On Tuesday, Pennsylvania Representative Joanna McClinton penned a powerful op-ed in the Phildelphia Tribune advocating for community-based solutions to senseless shootings. The piece comes amid a violent summer in Philadelphia and an even deadlier year. According to police data, shootings in Philadelphia have increased by at least 36% this year, and children continue to pay the price.
While Republican lawmakers in Harrisburg have refused to take action on gun safety legislation, local gun violence intervention groups have risen to the challenge of saving lives from shootings. Rep. McClinton highlights these community-based solutions, saying:
“Part of changing this culture of killing must involve coming together and forming a collaborative effort that includes law enforcement, elected officials, community leaders and neighbors — especially our young people.
We’re seeing this play out already with the creation of the Group Violence Intervention plan, along with a number of virtual town halls and community meetings to address the issue, which I proudly participated in with local police, city councilmembers and those who lost loved ones to this pandemic.”
The Gun Violence Intervention (GVI) model uses a focused deterrence framework to call in community members, support service providers, and law enforcement to collaborate and reach those most at risk of being involved in gun violence. In Chicago, homicides decreased by 37 % in targeted neighborhoods after individuals participated in a GVI program.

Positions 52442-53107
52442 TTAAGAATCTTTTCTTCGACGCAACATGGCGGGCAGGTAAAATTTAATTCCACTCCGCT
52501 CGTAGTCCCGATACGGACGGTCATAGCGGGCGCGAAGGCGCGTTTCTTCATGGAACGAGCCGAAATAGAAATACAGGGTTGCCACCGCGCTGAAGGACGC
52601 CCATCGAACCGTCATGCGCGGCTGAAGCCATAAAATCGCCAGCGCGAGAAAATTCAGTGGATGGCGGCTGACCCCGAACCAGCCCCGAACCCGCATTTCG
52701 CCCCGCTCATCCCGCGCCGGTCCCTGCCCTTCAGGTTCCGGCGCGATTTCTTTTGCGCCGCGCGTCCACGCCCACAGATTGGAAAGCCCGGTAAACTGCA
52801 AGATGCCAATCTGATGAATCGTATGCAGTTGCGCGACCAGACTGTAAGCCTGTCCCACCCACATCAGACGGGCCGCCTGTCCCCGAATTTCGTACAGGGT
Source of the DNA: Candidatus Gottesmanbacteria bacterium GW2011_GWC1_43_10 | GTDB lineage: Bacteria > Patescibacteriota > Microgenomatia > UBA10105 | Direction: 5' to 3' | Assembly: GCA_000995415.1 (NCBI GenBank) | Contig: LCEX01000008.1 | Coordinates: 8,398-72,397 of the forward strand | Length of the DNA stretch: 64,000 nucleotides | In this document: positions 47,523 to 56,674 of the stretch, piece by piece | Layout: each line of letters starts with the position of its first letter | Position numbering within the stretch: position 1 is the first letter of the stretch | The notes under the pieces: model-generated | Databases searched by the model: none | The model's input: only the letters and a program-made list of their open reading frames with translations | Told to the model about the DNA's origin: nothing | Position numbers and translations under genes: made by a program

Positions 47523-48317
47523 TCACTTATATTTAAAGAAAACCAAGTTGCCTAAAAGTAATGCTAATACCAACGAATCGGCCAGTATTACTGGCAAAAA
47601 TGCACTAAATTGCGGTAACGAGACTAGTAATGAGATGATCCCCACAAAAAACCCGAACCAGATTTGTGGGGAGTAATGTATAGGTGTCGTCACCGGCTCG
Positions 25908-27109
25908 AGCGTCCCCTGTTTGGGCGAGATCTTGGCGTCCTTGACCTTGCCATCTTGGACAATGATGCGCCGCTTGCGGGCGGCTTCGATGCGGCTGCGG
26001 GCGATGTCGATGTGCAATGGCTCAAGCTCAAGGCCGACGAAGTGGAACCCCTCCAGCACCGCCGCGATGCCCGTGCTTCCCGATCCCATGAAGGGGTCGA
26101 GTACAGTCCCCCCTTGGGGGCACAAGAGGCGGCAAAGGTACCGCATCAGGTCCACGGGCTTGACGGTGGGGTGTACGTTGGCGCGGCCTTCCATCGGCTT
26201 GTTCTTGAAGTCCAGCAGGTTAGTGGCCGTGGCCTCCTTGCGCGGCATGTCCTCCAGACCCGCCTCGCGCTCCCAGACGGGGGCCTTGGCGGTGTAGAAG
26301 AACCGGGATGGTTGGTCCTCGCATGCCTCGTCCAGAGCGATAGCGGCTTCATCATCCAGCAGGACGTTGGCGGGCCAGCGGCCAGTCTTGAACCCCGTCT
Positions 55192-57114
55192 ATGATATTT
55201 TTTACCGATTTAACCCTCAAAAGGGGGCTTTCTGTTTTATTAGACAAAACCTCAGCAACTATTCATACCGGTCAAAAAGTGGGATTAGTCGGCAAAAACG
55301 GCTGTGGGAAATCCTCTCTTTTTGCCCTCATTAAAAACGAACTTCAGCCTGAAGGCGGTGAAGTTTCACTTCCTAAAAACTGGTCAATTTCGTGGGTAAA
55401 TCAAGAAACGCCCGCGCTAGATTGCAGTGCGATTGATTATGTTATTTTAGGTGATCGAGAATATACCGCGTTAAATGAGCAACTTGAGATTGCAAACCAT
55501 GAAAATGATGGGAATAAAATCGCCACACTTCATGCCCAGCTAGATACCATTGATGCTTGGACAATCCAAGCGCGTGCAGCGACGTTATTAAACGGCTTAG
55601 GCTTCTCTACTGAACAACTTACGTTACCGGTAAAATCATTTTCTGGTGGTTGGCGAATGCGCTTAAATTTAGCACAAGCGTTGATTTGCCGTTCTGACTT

The GVI model is one of many strategies used by community groups to intervene in gun violence across Pennsylvania. Other strategies in Philadelphia include efforts led by Mothers In Charge – Philadelphia, Philadelphia CeaseFire, and the Philadelphia Anti-Drug/Anti-Violence Network. And in Pittsburgh, Moms Demand Action and Everytown have partnered with the South Pittsburgh Coalition for Peace, Black Women for Positive Change, Ceasefire PA to support community solutions to gun violence.
As Rep. McClinton underscores, gun violence demands several common-sense solutions, especially those led by community members in cities experiencing spikes in shootings. Leading up to November, Everytown and Pennsylvania Moms Demand Action will fight to elect candidates who promise to support these local gun violence intervention strategies and gun safety legislation.
If you have any questions about community-based gun violence intervention strategies, or Pennsylvania Moms Demand Action’s election plans, please don’t hesitate to reach out.